I just started working on a short film that I've wanted to make for about the last 15 years of my life. It's a post apocalyptic samurai movie; sort of Road Warrior meets Yojimbo. No matter what I was doing, it's always been there, like a worm in my brain, chewing and squirming around for over a decade. I'm finally going to get in there with my fingers, dig it out, and share it with the world.
I'm making a 10 minute short film first, and if it's successful a feature length will follow. After typing that it seems like I should put the "if" in bold capital letters, in a 50 point typeface. That's a pretty big if. I digress. I'm submitting the short film to the Guam International Film Festival for starters. The deadline for submissions is July 1st, so I've got to work fast. I'm taking the first 2 weeks of June for production, and the the last 2 weeks for post-production. I'm officially in pre-production. "What does that mean?" That means I'm pulling all of the elements together. I've got to draw hundreds of storyboards, get props, make costumes, choreograph a sword fight, make about 20 gallons of fake blood, find a way to hang people without actually injuring them, and find a beautiful island woman willing to take her top off on camera. And I need to do all of this before June 2nd.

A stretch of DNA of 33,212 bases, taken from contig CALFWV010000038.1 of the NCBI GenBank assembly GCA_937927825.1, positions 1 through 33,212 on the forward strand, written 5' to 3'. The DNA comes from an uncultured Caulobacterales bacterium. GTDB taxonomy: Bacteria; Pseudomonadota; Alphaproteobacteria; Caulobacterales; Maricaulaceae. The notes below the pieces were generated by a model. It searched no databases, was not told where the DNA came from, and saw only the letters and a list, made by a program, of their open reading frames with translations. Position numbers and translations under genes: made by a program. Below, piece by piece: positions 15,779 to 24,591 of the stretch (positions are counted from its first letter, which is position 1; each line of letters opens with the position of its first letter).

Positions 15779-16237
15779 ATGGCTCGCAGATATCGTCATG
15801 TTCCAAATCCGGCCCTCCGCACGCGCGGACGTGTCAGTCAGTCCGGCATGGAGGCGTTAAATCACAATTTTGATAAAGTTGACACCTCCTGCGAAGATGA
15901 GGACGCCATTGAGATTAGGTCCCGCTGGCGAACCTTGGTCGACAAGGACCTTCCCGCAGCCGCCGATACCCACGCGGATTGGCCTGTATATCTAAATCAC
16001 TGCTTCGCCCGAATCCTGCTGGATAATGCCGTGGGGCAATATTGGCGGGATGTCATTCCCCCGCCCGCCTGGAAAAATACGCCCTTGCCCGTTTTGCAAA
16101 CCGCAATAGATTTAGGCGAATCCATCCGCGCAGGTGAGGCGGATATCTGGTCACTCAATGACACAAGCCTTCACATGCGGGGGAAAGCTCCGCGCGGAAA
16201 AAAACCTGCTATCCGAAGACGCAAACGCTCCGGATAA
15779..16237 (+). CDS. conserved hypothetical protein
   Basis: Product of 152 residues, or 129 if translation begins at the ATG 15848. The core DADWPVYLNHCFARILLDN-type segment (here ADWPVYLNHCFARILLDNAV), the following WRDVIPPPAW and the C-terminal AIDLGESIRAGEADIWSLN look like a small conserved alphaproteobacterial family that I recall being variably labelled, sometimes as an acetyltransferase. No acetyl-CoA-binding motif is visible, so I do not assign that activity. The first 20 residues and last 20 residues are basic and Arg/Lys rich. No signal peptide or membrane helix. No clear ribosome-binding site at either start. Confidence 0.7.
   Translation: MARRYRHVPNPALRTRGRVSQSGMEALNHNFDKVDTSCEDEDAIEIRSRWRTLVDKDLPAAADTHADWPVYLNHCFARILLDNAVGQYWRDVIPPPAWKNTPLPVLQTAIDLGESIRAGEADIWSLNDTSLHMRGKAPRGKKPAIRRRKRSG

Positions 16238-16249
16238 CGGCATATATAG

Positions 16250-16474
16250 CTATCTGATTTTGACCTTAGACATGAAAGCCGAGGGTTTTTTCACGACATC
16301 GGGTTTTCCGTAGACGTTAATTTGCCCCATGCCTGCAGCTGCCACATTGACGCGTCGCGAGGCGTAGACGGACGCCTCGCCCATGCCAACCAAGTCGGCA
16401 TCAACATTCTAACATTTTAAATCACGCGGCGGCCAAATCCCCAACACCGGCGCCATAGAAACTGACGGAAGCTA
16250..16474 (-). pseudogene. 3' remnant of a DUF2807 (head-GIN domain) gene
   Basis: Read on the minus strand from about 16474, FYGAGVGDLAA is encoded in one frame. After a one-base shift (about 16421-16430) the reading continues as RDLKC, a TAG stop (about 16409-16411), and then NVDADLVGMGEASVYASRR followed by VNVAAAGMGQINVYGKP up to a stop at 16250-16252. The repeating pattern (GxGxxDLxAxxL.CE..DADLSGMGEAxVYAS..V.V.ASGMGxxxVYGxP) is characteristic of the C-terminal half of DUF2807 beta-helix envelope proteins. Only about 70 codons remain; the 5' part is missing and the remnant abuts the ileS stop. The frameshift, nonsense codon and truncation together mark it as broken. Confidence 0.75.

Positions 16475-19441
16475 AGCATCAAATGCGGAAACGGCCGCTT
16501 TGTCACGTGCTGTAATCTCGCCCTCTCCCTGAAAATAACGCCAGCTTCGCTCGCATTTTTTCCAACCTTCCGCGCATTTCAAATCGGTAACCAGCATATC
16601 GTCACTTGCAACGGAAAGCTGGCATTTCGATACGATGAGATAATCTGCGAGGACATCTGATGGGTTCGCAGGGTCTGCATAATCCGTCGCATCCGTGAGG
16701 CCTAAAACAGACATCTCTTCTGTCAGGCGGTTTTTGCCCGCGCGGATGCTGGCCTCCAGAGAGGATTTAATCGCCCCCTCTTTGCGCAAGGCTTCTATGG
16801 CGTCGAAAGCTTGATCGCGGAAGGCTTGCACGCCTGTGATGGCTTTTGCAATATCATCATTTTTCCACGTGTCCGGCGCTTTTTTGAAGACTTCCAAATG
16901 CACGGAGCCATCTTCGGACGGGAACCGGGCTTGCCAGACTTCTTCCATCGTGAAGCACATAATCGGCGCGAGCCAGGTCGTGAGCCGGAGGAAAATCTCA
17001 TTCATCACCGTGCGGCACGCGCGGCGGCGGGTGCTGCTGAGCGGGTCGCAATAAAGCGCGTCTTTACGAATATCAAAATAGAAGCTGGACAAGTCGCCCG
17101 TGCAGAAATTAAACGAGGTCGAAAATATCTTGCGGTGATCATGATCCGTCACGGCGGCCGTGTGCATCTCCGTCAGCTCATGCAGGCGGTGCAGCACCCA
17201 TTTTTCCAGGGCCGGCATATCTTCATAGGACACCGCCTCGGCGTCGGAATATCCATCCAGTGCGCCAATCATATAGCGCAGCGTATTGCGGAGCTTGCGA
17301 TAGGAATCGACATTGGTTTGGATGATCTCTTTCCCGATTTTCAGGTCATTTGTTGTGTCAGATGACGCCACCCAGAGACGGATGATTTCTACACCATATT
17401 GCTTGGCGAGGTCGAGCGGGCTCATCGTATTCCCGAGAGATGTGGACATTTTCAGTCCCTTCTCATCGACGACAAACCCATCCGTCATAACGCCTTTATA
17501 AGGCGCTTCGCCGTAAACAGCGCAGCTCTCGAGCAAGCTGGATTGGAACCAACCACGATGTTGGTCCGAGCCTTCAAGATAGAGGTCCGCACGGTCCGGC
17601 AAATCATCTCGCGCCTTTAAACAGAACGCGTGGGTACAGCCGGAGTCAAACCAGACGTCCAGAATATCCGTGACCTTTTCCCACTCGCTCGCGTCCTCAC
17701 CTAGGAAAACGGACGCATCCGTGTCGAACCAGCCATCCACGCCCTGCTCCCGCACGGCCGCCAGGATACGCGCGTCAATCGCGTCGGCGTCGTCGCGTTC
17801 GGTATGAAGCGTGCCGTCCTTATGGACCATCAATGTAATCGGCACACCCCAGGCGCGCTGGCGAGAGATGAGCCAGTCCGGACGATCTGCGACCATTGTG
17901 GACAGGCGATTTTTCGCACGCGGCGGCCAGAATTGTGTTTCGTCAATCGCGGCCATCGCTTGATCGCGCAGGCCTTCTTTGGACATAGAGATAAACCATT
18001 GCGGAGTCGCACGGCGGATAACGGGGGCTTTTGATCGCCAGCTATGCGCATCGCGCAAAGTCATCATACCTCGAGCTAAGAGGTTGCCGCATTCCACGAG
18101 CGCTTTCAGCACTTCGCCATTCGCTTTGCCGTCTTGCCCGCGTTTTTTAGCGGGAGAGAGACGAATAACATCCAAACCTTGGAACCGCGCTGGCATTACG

I'm not a rich man. Making movies costs a shit ton of money. The only more expensive art form than filmmaking is architecture. So in terms of architecture, how do you make an interesting building for less than $2,000? I mean, that's maybe a tool shed at best. No one would pay money to see a Tuff Shed. "Hey man, give me $8 and you can check out where I keep my lawnmower." Please. But what if it's a tool shed on a tropical island next to a cascading waterfall, smeared in blood, with naked women inside? Now that's something someone might pay money to see. That's the posture I'll be taking with my films until the day I start using other people's money to make them.